The hybrid planning application CA//14/02339: Estuary View Business Park plots and land next to Chaucer Business Park – Developer George Wilson Developments and Kimberley Developments.
This so called ‘hybrid’ planning application is for various additional medical/care facilities at Estuary View, with access via the existing roundabout on the Old Thanet Way, and a new retail park on a separate site to the east (on the Long Reach side) using a new junction on the Old Thanet Way.
We have no objection on any grounds to the medical/care facilities proposed for several plots on to the Estuary View Business Park (“EVBP”). Whilst extra traffic will be generated of course , outline permission for the park was given and infrastructure (including a roundabout) installed on the basis of offices and we cannot envisage that the new units would generate any more traffic at peak times than offices. Indeed it is likely that they will generate far less at the time of the afternoon/evening traffic jams.
We believe that there is no justification for the coupling of the health / care developments on the EVBP in the same application as the retail park. There is no connection in planning between these two developments given that:
1) The EVBP developments has outline planning permission and the plot of land on which the retail park is proposed has neither outline permission nor Local Plan (extant or Draft) designation to permit it to be used for retail stores and car parks,
2) the site of the retail park is not connected nor proposed to be connected to the EVBP and they have will separate exits on the A2990 and
3) The EVBP has transport infrastructure approved and installed, designed to cope with a fully developed situation, whereas the land proposed for a retail park has none approved or installed.
By linking the two disparate schemes in this way, it is open to the interpretation that you only get the healthcare and medical facilities if the retail park is agreed and we can witness that this factor has constrained public responses. As we understand due process, the retail park can be refused as proposed on the grounds of, for example, traffic without that necessarily preventing the medical facilities developments at Estuary View being approved on their own merits: as we think they should. In our view there should have been two separate applications so as not to confuse; but officers are not allowed to ask an applicant to make a split.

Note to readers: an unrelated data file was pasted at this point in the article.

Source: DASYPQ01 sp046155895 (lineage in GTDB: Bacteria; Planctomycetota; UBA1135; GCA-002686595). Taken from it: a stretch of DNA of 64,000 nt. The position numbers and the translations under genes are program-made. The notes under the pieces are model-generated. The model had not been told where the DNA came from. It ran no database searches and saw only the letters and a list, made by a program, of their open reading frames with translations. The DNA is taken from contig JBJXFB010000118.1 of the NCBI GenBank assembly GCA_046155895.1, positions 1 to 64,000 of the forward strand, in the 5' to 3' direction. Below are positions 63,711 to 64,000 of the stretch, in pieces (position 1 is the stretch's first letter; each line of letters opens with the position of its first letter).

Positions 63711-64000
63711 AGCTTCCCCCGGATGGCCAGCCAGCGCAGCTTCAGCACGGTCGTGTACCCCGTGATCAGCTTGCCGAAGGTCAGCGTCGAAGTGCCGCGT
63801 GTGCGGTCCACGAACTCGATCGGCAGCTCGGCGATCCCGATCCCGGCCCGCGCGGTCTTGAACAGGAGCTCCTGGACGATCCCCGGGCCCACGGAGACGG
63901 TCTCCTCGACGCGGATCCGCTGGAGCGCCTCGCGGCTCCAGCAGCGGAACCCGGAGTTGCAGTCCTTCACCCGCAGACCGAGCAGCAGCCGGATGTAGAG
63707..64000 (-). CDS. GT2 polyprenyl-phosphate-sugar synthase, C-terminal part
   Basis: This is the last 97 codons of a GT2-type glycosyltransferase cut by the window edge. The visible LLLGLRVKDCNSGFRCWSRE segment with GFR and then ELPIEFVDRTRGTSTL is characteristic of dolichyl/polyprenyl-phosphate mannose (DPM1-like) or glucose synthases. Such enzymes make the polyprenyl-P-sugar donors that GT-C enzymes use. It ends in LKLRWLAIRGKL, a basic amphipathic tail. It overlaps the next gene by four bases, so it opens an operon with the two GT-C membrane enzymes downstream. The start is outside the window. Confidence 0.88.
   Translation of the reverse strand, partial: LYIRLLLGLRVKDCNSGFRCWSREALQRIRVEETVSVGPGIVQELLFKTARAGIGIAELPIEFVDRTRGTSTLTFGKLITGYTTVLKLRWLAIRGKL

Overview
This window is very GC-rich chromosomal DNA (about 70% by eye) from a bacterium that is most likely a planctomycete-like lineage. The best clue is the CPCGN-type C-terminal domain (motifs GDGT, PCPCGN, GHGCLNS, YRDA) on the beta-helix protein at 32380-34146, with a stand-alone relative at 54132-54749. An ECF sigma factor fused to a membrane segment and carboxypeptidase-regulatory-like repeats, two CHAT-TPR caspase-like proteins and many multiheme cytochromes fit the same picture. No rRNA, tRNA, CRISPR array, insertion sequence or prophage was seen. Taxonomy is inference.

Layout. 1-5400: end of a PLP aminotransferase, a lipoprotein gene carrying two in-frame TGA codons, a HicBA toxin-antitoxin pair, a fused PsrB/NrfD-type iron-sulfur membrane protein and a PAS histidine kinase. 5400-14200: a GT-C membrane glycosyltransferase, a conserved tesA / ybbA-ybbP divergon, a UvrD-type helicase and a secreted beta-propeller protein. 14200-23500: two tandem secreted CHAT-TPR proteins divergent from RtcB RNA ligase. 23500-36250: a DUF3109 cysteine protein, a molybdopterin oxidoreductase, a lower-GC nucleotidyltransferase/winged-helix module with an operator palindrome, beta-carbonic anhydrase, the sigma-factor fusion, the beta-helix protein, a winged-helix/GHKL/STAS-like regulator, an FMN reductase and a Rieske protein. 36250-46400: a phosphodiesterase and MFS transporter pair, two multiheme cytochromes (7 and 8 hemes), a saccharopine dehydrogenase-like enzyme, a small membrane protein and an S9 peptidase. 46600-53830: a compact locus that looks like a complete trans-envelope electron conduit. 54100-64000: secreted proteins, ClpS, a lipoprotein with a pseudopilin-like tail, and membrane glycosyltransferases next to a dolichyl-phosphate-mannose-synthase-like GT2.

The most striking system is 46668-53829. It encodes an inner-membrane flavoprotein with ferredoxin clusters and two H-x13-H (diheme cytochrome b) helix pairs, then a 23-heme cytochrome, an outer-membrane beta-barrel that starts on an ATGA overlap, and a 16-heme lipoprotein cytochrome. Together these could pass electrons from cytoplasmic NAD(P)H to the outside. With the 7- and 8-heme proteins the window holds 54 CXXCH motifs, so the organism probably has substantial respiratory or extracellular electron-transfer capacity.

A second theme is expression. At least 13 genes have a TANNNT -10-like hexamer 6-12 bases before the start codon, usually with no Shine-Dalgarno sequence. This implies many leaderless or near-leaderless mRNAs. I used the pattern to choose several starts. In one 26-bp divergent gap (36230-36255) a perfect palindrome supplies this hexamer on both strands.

Our view on the retail park is that it has unacceptable traffic amelioration proposals, a complete absence of pertinent traffic studies, impracticality of public transport proposals and two contradictions of core policies in the extant and the Draft Local Plans.
1. Extra traffic will be generated by the retail park partly, as the developer states and logic would suggest, from non-Whitstable stop-off traffic from the New Thanet Way. All traffic for this site, local and remote, is additional to any previous traffic forecasts. In our view these additional flows will make the jams experienced at rush hour and on many weekends worse to a totally unacceptable degree. More lanes are proposed on the Old Thanet Way but we need the reassurance of Kent Highways that they would fit and that the Long Reach roundabout can be modified to cope with the extra traffic west and especially east. We have similar concerns regarding the likely increase in traffic generated along the Church Lane ‘rat run’ to and from Seasalter Cross; which is astonishingly still single lane despite all the development of west Seasalter over the last 20 years. In our view bus services cannot be delivered as promised since these services will get stuck in the existing and longer future jams at certain times. An access route for public transport back and forth through the Chaucer Business Park, which GWD controls, might prove workable but that is not part of the scheme. All of these concerns have been raised well in advance in detail with Kent Highways and those detailed traffic related comments , which form part of our response to the application, are attached in the form that they were sent to Kent Highways. The required modelling should be from a base of the current traffic plus a forecast traffic to be generated by the Estuary View developments.
2. There are two direct conflicts with the Draft Local Plan Policy:
a) Conflict with TCL6, Main Town Centre Uses, which was introduced in the extant Local Plan and maintained in the Draft Local Plan to protect the town centre from development on the Old Thanet Way which, due to the cheap land price enables these stores to offer free parking, is likely to force more conventional shops in the town centre to close. The existing out-of-centre supermarkets have had this effect over the last 20 years. A rational override of TCL6 would make sense if there is found to be a need for more capacity that cannot be provided for nearer the town centre. As matters stand and for the foreseeable future, Whitstable’s Sainsburys and extended Tesco stores will not be at capacity even after the proposed estates in the Draft Local Plan are completed. We note also the substantial expansion of supermarket capacity in Herne Bay already approved (eg Sainsburys) and proposed (eg Aldi) near the Thanet Way and a new Lidl in Faversham ten minutes away for those using or happy to use their car.